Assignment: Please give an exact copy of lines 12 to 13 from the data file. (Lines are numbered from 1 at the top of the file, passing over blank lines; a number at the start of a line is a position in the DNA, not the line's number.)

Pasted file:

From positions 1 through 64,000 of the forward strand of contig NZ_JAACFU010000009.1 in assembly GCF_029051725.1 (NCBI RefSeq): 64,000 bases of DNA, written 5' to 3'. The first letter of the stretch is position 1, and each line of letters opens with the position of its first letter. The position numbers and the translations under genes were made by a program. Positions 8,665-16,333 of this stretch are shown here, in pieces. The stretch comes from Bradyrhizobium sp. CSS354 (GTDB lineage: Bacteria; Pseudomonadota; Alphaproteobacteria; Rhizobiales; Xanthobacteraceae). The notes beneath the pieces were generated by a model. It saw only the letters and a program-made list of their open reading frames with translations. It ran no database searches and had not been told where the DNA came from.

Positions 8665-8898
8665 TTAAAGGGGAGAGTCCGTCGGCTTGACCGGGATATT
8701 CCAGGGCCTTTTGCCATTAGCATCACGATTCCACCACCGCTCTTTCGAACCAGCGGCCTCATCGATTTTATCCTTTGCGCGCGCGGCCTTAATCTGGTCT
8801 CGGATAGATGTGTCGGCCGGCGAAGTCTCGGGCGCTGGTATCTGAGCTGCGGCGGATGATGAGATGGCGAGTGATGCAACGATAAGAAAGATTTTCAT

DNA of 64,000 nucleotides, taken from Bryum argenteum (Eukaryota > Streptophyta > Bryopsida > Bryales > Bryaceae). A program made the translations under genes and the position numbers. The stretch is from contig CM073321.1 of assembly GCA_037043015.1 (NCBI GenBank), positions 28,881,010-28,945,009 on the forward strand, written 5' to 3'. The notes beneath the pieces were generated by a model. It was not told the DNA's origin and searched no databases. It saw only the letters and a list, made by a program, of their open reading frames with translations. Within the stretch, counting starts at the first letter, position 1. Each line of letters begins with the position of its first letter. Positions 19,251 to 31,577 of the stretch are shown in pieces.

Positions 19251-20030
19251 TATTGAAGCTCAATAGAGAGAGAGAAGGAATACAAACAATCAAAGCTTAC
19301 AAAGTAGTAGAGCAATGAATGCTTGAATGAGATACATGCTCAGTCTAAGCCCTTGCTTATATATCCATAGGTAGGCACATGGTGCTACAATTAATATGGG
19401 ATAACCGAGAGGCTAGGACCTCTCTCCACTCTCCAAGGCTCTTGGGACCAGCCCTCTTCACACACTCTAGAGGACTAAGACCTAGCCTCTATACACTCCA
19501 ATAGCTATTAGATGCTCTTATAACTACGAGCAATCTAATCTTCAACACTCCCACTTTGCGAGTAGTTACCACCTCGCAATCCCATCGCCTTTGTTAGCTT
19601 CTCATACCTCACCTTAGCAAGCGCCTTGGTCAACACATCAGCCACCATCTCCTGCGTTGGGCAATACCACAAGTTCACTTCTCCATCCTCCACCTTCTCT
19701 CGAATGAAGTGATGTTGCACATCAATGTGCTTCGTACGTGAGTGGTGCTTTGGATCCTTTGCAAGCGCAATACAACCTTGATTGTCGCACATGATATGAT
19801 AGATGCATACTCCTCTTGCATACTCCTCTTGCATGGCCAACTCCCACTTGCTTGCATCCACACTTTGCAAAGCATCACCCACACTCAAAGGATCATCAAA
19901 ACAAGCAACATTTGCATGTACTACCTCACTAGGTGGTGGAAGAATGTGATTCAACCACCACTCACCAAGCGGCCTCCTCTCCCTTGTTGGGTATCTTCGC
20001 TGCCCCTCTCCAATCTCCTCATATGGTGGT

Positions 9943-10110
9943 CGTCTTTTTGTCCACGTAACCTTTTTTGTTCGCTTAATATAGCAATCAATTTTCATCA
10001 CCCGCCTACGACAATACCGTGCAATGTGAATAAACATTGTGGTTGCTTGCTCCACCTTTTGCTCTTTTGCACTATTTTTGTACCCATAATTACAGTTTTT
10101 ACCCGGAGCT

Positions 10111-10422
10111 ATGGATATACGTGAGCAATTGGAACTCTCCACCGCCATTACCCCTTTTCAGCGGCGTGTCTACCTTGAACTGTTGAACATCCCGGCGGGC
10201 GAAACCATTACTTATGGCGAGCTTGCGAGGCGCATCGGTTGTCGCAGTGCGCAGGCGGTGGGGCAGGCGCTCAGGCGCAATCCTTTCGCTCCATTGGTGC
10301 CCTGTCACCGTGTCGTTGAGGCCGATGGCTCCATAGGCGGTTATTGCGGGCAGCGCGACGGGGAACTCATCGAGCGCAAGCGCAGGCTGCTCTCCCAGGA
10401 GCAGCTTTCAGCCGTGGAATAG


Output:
19601 CTCATACCTCACCTTAGCAAGCGCCTTGGTCAACACATCAGCCACCATCTCCTGCGTTGGGCAATACCACAAGTTCACTTCTCCATCCTCCACCTTCTCT
19701 CGAATGAAGTGATGTTGCACATCAATGTGCTTCGTACGTGAGTGGTGCTTTGGATCCTTTGCAAGCGCAATACAACCTTGATTGTCGCACATGATATGAT